Another point that feminist theory comments on is how motherhood has been reduced to a ‘battleground in which growing numbers of women choose to conceive and rear their children without men’, according to Shelia de Rosa in her article Mother, dear Mother (2004). While women have suddenly been able to obtain career positions that are decision making positions and therefore also an economic value, women are still expected to raise the children, as they have done for thousands of years. De Rosa says that as third wave feminists, women should embrace their new opportunities and take advantage of the new freedom to climb the financial ladder to achieve a ceo position. Meaning that the maternal life should not be separated from the career life.

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Figure 3: Sarah dropping Kira off at school. Image available from projectfandom.com

When looking specifically at Sarah Manning’s character, she is unable to be the maternal mother as well as the working mother because she gave her daughter to her mother, Siobhan to look after while she went to do freelance work as a designer. Her sister, Alison defies de Rosa’s ideology and is a stay-at-home-mom, also often called a ‘soccer mom’, as seen in Fig.3. While Siobhan remains the only mother who raised her children and worked as an undercover detective.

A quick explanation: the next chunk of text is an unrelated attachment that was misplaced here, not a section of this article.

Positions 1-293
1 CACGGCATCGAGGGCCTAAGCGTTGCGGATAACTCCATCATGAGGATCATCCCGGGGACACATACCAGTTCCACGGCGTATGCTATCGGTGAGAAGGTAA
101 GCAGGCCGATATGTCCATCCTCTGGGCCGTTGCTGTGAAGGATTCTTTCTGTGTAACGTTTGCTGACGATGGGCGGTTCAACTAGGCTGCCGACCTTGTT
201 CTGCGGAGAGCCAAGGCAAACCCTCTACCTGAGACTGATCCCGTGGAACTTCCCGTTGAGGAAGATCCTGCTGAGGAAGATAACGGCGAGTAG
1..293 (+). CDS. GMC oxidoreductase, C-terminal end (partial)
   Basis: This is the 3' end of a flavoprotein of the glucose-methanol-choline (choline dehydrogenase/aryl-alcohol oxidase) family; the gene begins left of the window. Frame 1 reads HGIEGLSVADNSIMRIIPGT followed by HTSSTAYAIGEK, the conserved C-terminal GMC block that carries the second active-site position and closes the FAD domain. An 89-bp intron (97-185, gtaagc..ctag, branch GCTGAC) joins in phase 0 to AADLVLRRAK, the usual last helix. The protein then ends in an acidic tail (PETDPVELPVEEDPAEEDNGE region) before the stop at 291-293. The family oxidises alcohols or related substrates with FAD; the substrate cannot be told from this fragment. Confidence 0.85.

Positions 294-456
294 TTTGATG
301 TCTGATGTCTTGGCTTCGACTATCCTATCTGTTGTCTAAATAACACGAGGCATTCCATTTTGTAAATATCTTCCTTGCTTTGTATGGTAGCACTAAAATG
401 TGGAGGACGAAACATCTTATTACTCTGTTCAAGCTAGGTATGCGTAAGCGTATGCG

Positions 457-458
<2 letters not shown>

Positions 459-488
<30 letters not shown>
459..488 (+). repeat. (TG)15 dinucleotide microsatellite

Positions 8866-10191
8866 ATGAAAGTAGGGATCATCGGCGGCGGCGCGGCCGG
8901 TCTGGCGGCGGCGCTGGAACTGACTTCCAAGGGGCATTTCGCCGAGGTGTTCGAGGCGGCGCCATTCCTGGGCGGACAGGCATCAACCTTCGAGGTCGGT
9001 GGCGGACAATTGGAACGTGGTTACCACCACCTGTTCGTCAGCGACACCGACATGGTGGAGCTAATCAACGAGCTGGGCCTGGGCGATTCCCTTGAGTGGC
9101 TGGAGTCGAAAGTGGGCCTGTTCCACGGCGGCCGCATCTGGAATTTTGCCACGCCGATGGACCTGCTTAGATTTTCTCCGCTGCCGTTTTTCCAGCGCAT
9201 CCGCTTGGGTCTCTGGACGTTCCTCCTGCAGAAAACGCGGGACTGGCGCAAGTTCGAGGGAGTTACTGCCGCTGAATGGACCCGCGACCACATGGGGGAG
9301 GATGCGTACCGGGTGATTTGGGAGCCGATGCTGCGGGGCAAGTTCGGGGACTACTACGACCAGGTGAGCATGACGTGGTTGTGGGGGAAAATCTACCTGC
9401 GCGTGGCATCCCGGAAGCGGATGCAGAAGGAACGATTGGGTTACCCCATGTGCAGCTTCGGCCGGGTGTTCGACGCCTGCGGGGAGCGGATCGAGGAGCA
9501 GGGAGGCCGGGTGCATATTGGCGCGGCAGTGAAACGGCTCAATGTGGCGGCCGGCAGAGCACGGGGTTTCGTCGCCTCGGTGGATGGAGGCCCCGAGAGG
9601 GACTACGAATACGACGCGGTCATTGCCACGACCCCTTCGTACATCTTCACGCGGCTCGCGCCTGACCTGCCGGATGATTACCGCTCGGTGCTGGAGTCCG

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Figure 4: Alison as ‘stay-at-home-soccer-mom’. Image available from hypable.com

What can also be read of de Rosa’s reading is that women are no longer needing a man to even conceive a child. In recent medical advancements it is possible to conceive a child without the female or male body ever interacting. This of course is the main theme in Orphan Black as it deals with clones that have been created in test-tubes. All of the clones are science experiments, which is where the moral issues of the institutes come in, saying that the clones belong to the institute and therefore have to be controlled as observed as a proper experiment. All the clones do all have a ‘monitor’ someone who gives daily reports to the institute to record their activities, usually the monitor is also a spouse or boyfriend.

Conclusion